It is well settled that limiting the scope of cross-examination is a function within the sound discretion of the trial judge. Only upon a showing of a clear abuse of such discretion will this Court order a reversal. Haak v. State, (1981) Ind., 417 N.E.2d 321, 322; Cobb v. State, (1981) Ind., 412 N.E.2d 728, 739. Furthermore, where defendant's objection is insufficient in form to call the trial court's attention to the accused's argument, we will not find that the trial court erred in overruling that objection. Patterson v. State, (1978) 267 Ind. 515, 371 N.E.2d 1309; Wells v. State, (1970) 254 Ind. 608, 261 N.E.2d 865. Grounds for the admission of evidence which are relied on on appeal must be the same as those urged at trial. Swinehart v. State, (1978) 268 Ind. 460, 376 N.E.2d 486. There is no showing that the trial court abused its discretion on this issue.


Defendant Wireman next contends that the inconsistency of the verdicts as to Count 1 and Count 2 of the indictment demands reversal of Count 1. Count 1 charged Wireman with committing first degree burglary of the residence of Alvin Morehouse on February 10, 1974, while Count 2 charges him with conspiring with David Banton and Richard Dean Smith to commit this same burglary. Defendant correctly points out that the indictment charged defendant as a principal while the record shows that he was tried as an accessory before the fact and that while he was not present at the time the burglary described in Count 1 was committed, he had, according to Smith's testimony, devised the transaction and advised Smith to commit the crime. Defendant Wireman then contends that the same facts necessary to show his guilt as an accessory to burglary are essential to show him guilty of the conspiracy charged in Count 2 and that since the jury found him not guilty of that conspiracy in Count 2 then his conviction for burglary in the first count cannot stand. Defendant recognizes that in Indiana, inconsistent verdicts are not grounds for reversal but asks us to reconsider our position on that issue and follow other jurisdictions that have found inconsistency to require reversal. We are not inclined to do so. Flowers v. State, (1942) 221 Ind. 448, 48 N.E.2d 56, this Court held:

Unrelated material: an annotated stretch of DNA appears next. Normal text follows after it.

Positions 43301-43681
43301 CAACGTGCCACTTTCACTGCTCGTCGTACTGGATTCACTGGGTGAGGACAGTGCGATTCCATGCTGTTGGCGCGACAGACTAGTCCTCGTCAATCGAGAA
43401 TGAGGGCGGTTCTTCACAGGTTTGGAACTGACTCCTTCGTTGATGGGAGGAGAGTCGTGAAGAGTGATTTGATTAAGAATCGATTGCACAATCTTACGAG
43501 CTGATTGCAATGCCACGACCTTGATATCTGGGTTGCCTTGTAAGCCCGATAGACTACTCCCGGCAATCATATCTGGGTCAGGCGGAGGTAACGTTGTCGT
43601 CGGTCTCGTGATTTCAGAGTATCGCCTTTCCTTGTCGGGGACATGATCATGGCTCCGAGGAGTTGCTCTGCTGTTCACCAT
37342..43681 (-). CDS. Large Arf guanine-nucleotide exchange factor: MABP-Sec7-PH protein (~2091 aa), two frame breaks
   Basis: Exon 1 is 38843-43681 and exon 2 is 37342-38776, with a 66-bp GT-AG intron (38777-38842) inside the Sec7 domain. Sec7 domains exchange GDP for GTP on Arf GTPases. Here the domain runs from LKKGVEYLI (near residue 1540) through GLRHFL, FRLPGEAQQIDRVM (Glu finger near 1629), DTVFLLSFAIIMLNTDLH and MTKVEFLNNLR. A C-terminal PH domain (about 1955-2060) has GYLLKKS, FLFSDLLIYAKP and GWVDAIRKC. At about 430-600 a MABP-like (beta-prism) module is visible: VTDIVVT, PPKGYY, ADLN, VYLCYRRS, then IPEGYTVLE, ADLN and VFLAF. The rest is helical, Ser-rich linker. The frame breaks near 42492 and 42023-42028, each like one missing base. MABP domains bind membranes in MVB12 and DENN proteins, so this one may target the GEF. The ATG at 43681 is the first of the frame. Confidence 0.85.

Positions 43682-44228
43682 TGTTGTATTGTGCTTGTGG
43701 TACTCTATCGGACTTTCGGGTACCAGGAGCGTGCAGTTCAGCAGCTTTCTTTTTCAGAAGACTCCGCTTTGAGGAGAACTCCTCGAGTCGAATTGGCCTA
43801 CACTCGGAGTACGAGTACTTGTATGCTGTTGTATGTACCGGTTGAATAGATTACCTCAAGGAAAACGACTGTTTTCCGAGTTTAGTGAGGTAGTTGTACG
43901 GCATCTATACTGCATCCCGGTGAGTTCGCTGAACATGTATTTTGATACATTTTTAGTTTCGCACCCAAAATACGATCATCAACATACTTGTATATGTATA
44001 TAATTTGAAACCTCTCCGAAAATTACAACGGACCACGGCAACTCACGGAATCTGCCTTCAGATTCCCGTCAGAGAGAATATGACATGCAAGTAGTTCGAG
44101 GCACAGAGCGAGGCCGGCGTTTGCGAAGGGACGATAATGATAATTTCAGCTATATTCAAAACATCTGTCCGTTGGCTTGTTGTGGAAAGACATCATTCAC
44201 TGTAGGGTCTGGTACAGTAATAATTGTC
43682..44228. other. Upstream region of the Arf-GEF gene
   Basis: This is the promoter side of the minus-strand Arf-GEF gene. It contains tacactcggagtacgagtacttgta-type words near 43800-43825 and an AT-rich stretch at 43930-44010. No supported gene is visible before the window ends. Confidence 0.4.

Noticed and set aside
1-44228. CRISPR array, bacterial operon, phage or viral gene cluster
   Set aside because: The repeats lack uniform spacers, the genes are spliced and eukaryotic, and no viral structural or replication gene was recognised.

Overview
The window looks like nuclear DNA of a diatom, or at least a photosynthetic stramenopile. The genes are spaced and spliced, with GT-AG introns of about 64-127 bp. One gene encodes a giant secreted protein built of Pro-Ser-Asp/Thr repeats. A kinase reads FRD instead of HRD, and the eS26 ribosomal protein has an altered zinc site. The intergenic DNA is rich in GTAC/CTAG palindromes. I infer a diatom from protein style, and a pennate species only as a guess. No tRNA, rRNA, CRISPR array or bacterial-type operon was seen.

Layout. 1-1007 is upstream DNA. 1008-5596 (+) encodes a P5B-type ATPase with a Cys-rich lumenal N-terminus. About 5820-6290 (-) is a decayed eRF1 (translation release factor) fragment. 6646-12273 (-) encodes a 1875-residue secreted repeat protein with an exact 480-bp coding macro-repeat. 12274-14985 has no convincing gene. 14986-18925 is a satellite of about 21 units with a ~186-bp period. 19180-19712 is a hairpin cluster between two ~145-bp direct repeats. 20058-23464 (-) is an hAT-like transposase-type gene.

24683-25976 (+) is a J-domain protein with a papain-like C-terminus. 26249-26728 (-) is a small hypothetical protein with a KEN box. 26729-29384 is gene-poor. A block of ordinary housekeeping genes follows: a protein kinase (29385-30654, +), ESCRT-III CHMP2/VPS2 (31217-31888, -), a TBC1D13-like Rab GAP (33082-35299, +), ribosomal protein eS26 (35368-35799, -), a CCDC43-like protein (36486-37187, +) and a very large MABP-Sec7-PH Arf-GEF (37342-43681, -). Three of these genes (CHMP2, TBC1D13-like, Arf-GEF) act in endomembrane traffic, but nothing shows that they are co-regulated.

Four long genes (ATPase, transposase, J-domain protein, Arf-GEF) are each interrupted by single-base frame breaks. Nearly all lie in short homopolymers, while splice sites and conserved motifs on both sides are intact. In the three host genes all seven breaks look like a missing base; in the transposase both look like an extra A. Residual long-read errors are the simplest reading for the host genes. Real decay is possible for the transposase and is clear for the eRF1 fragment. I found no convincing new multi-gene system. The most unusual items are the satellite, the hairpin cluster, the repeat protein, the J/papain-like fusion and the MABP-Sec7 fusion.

"The better rule appears to be that declared by Mr. Justice Holmes in Dunn v. United States (1932), 284 U.S. 390, 52 S. Ct. 189, 76 L. Ed. 356, 80 A.L.R. 161, where it was declared: `Consistency of the verdict is not necessary. Each count in an indictment is regarded as if it was a separate indictment... . Where the offenses are separately charged in the counts of a single indictment the same rule must hold... . That the verdict may have been the result of compromise, or of a mistake on the part of the jury is possible. But verdicts cannot be upset by speculation or inquiry into such matters.'"

Id. at 450, 48 N.E.2d at 57. See also Sichick v. State, (1929) 89 Ind. App. 132, 166 N.E. 14.

We still find this rule to be sound and apply it here in affirming the trial court on this issue. There was ample evidence from which the jury could find beyond a reasonable doubt that the defendant was guilty of burglary as charged in Count 1 of the indictment.

*1351 V.